V. We have here Christ's discourse with his disciples at the passover-supper. The usual subject of discourse at that ordinance, was the deliverance of Israel out of Egypt (Exod. xii. 26, 27); but the great Passover is now ready to be offered, and the discourse of that swallows up all talk of the other, (Jer. xvi. 14, 15). Here is,

1. The general notice Christ gives his disciples of the treachery that should be among them (v. 21); One of you shall betray me. Observe, (1.) Christ knew it. We know not what troubles will befal us, nor whence they will arise: but Christ knew all his, which, as it proves his omniscience, so it magnifies his love, that he knew all things that should befal him, and yet did not draw back. He foresaw the treachery and baseness of a disciple of his own, and yet went on; took care of those that were given him, though he knew there was a Judas among them; would pay the price of our redemption, though he foresaw some would deny the Lord that bought them; and shed his blood, though he knew it would be trodden under foot as an unholy thing. (2.) When there was occasion, he let those about him know it. He had often told them that the Son of man should be betrayed; now he tells them that one of them should do it, that when they saw it, they might not only be the less surprised, but have their faith in him confirmed, John xiii. 19; xiv. 29.

2. The disciples' feelings on this occasion, v. 22. How did they take it?

(1.) They were exceeding sorrowful. [1.] It troubled them much to hear that their Master should be betrayed. When Peter was first told of it, he said, Be it far from thee; and therefore it must needs be a great trouble to him and the rest of them, to hear that it was very near to him. [2.] It troubled them more to hear that one of them should do it. It would be a reproach to the fraternity, for an apostle to prove a traitor, and this grieved them; gracious souls grieve for the sins of others, especially of those that have made a more than ordinary profession of religion. 2 Cor. xi. 29. [3.] It troubled them most of all, that they were left at uncertainty which of them it was, and each of them was afraid for himself, lest, as Hazael speaks (2 Kings viii. 13), he was the dog that should do this great thing. Those that know the strength and subtlety of the tempter, and their own weakness and folly, cannot but be in pain for themselves, when they hear that the love of many will wax cold.

(2.) They began every one of them to say, Lord, is it I?

[1.] They were not apt to suspect Judas. Though he was a thief, yet, it seems, he had carried it so plausibly, that those who were intimate with him, were not jealous of him: none of them so much as looked upon him, much less said, Lord, is it Judas? Note, It is possible for a hypocrite to go through the world, not only undiscovered, but unsuspected; like bad money so ingeniously counterfeited that nobody questions it.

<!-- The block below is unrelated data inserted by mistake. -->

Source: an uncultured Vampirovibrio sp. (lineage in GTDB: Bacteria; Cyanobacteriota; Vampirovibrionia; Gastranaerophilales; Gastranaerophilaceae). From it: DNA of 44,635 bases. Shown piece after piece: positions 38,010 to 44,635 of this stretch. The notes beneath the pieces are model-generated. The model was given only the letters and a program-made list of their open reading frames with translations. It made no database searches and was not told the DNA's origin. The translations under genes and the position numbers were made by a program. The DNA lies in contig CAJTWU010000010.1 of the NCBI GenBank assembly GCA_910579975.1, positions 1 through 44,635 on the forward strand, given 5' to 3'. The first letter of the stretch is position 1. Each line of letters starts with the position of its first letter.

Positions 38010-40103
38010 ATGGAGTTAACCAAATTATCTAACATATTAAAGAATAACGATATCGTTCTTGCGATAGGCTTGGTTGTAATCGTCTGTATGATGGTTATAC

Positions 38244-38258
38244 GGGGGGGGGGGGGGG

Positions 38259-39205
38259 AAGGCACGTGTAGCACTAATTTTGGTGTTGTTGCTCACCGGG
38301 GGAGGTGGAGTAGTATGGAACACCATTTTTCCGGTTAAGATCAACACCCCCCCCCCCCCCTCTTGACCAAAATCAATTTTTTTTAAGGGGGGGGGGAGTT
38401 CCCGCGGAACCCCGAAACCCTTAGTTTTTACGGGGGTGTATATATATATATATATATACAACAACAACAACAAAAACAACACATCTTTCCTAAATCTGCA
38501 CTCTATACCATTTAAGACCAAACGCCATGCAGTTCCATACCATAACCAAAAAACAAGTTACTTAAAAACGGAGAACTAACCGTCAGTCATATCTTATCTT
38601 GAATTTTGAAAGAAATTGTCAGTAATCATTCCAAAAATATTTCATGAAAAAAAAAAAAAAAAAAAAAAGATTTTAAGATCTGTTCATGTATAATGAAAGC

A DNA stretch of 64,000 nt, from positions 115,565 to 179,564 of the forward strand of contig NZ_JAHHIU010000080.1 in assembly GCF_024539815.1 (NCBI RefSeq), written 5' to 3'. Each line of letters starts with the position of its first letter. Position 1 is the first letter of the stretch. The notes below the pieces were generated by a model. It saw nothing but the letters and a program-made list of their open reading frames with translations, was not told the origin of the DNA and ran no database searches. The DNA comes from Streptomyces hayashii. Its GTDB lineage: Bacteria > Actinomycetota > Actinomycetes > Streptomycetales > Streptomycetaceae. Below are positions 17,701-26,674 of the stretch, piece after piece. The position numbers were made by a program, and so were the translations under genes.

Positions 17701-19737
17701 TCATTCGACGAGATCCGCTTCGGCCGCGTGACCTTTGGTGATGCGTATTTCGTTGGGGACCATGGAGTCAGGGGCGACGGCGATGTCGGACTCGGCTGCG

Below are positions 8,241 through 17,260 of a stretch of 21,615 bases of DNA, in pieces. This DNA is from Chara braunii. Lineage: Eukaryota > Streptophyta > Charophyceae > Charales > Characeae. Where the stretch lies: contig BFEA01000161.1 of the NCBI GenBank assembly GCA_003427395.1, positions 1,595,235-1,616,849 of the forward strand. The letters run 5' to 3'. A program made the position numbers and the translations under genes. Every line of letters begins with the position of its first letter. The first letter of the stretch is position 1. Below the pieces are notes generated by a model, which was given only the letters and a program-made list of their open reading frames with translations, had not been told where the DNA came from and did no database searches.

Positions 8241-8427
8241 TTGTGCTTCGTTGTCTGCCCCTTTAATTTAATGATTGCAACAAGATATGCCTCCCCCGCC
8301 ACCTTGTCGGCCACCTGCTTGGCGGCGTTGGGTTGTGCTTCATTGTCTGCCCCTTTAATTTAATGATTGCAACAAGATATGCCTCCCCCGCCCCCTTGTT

[2.] They were apt to suspect themselves; Lord, is it I? Though they were not conscious to themselves of any inclination that way (no such thought had ever entered into their mind), yet they feared the worst, and asked Him who knows us better than we know ourselves, Lord, is it I? Note, It well becomes the disciples of Christ always to be jealous over themselves with a godly jealousy, especially in trying times. We know not how strongly we may be tempted, nor how far God may leave us to ourselves, and therefore have reason, not to be high-minded, but fear. It is observable that our Lord Jesus, just before he instituted the Lord's supper, put his disciples upon this trial and suspicion of themselves, to teach us to examine and judge ourselves, and so to eat of that bread, and drink of that cup.

3. Further information given them concerning this matter (v. 23, 24), where Christ tells them, (1.) That the traitor was a familiar friend; He that dippeth his hand with me in the dish, that is, One of you that are now with me at the table. He mentions this, to make the treachery appear the more exceeding sinful. Note, External communion with Christ in holy ordinances is a great aggravation of our falseness to him. It is base ingratitude to dip with Christ in the dish, and yet betray him. (2.) That this was according to the scripture, which would take off the offence at it. Was Christ betrayed by a disciple? So it was written (Ps. lxi. 9); He that did eat bread with me, hath lifted up his heel against me. The more we see of the fulfilling of the scripture in our troubles, the better we may bear them. (3.) That it would prove a very dear bargain to the traitor; Woe to that man by whom the Son of man is betrayed. This he said, not only to awaken the conscience of Judas, and bring him to repent, and revoke his bargain, but for warning to all others to take heed of sinning like Judas; though God can serve his own purposes by the sins of men, that doth not make the sinner's condition the less woeful; It had been good for that man, if he had not been born. Note, The ruin that attends those who betray Christ, is so great, that it were more eligible by far not be at all than to be thus miserable.

4. The conviction of Judas, v. 25. (1.) He asked, Is it I? to avoid coming under the suspicion of guilt by his silence. He knew very well that it was he, and yet wished to appear a stranger to such a plot. Note, Many whose consciences condemn them are very industrious to justify themselves before men, and put a good face on it, with, Lord, is it I? He could not but know that Christ knew, and yet trusted so much to his courtesy, because he had hitherto concealed it, that he had the impudence to challenge him to tell: or, perhaps, he was so much under the power of infidelity, that he imagined Christ did not know it, as those who said, The Lord shall not see (Ps. xciv. 7), and asked, Can he judge through the dark clouds? (2.) Christ soon answered this question; Thou hast said, that is, It is as thou hast said. This is not spoken out so plainly as Nathan's Thou art the man; but it was enough to convict him, and, if his heart had not been wretchedly hardened, to have broken the neck of his plot, when he saw it discovered to his Master, and discovered by him. Note, They who are contriving to betray Christ, will, some time or other, betray themselves, and their own tongues will fall upon them.